We'd changed our mind about which whalewatching operator to go with, and because the tour we did left a bit later and then also ran late, we got halfway to 1770 then realised we were never going to make it before the reception at the caravan park closed.  So we had our first deviation from the itinerary and went to Bundaberg instead, staying at Bargara Beach which is just out of the city.  We might still do 1770 on the way back now that we don't need to do Bundaberg.  We did the Bundaberg Rum Factory tour, which was really interesting (and included free rum!), and then the Bundaberg Ginger Beer tour, which was in a cool barrel-shaped building but wasn't as interesting as the Rum Factory (but also included free ginger beer!).  On the way from Bundy to Rockhampton we stopped at the Mystery Craters which were overpriced and very disappointing.  They had so much potential to be interesting but were just tacky.

Once we got to Rocky it was pretty late and the YHA had no beds so we splashed out on a hotel room for the night at the Criterion Hotel, a Rocky icon.  The hotel rooms are period rooms and quite old-fashioned, with really high ceilings, but ours did have an ensuite with a toilet and a shower so we were set.  It was actually kind of inconvenient, sleeping away from the van, because we kept remembering things we'd wanted to bring up.  With the van we have everything in one spot, its very convenient.  Between Bundy and Rocky we also ticked over our first 1000 kilometres and at Rocky we officially crossed the Tropic of Capricorn and arrived in the tropics!

After Rocky we had a very long drive to Airlie Beach.  The Bruce Highway fatigue-busting signs are hilarious and included suggestions such as playing trivia games to keep your mind alert (they even asked the first question: what is Queensland's floral emblem?).  We finally also spotted some kangaroos each, but no live ones on the road, and thankfully didn't hit one (and thus avoided carrying on the family tradition of taking out a kangaroo on Aussie roadtrips).  There is a LOT of sugarcane in North Queensland, it's EVERYWHERE.  It smells like molasses when you drive past even.  The Airlie Beach Nomads had a deal where we could pay $5 a night each to park our van in their "caravan park" spots and use the hostel amenities.  It was really cheap, but the Airlie Beach Nomads is very much a party hostel and it was pretty noisy.  We didn't do anything in Airlie Beach other than chill out before moving on to Townsville.

Once we got to Townsville, we realised that the Adventurers Resort backpackers $5 a night deal was literally parking in their carpark and so we ditched that idea and stayed in a caravan park instead.  It turned out to be an excellent idea, because we met this great old fella who was doing an extended roadtrip all over Oz on his Honda Valkyrie touring motorbike with nothing but a little bike trailer and his swag - and a pipe and several bottles of whisky!  He'd been on the road for 4 months so far and still had a long way to go to weave his way back to Perth.  It would have been awesome for my Daddy or some of my uncles to meet him, they would have had a great natter.  While in Townsville we did a day trip to Magnetic Island and rented a moke for the day.  It was great fun to hoon around in.  We also did a walk to the Forts which was a military base in World War II and I saw a snake but Dave (thankfully) didn't.  We went up to a couple of lookouts on Castle Hill and Mt Stuart which had amazing views.  Townsville was a great stop and much nicer than I expected.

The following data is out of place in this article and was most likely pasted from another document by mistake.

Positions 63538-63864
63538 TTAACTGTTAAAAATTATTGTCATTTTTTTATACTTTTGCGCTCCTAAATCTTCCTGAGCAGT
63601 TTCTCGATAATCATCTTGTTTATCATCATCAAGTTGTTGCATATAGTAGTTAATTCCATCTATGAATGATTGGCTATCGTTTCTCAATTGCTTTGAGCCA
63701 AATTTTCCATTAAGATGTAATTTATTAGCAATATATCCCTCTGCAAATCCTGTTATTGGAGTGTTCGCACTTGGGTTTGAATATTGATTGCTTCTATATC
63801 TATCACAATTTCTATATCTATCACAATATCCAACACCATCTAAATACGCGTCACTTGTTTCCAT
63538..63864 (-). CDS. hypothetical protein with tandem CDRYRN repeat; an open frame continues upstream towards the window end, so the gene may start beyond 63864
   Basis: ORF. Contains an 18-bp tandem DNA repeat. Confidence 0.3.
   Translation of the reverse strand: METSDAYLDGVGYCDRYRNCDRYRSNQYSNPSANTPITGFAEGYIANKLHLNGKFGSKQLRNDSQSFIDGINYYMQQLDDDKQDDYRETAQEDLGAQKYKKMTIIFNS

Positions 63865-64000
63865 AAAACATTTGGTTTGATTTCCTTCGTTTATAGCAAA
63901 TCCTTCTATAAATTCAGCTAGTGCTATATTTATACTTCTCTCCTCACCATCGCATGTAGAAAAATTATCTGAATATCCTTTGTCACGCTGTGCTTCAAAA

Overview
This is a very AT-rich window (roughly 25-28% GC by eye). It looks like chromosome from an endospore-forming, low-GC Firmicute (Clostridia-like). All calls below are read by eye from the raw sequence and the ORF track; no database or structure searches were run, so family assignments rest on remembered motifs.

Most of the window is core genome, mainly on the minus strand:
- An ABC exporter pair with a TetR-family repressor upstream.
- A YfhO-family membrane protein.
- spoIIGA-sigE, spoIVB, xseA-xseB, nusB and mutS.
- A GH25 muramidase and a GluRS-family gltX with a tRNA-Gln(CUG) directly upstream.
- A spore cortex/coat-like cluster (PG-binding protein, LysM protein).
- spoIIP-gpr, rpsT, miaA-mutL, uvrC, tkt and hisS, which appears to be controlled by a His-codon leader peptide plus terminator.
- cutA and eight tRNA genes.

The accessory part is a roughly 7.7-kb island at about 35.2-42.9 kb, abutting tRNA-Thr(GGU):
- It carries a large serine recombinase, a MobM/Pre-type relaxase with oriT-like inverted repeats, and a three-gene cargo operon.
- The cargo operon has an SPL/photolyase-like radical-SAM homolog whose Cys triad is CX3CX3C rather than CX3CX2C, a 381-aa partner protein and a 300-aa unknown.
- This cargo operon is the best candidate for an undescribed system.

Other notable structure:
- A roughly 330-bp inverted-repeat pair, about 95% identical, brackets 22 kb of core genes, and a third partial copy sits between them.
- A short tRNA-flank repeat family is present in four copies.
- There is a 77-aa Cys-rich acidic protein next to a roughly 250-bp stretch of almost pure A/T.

On the way out of Townsville we notched up 2000km and headed to Girringun National Park, our first campground and first night away from civilisation.  The road through the national park to Wallaman Falls runs through a cattle station and there were plenty of the weird-looking NQ cattle (brahmans) on the road.  The falls, which are the highest single-drop falls in Oz, were really spectacular and the campground was surprisingly busy and practically full.  Another JUCY campa turned up which was a huge surprise also, and I'm sure it was the same trio of German backpackers we had also seen at Airlie Beach!  The night away from civilisation passed peacefully and on the way back down through the rainforest we saw a wild cassowary which was amazing!  There had been plenty of warning signs saying they were in the area (along with warning signs about feral cattle!), but we still never thought we would see one in the wild even though we were so hopeful.  It was just such a moving experience and we were so excited.

Once back on the highway we decided to skip Mission Beach for now (because we didn't really have anything planned there) and shoot straight through to Cairns, so we arrived in Cairns 2 days earlier than planned, on Thursday, and checked in to the Cairns Holiday Park which is a very backpacker-oriented caravan park and really convenient.  There's many more foreign tourists here instead of just Australian grey nomads so its a bit more interesting.  So far in Cairns we've done a daytrip to Kuranda on the Scenic Railway and the Skyrail (a gondola) which was lovely (although Kuranda itself is overrated), and a self-driving daytrip to the Atherton Tablelands where we did a Skybury Coffee Plantation tour and had Devonshire Tea at Mungalli Creek Dairy.  Dave is really not keen on going to Cape Tribulation so we may just do Port Douglas and Mossman Gorge as a daytrip (or trips) and stay in Cairns a bit longer before heading back south.

Stay tuned for Part II!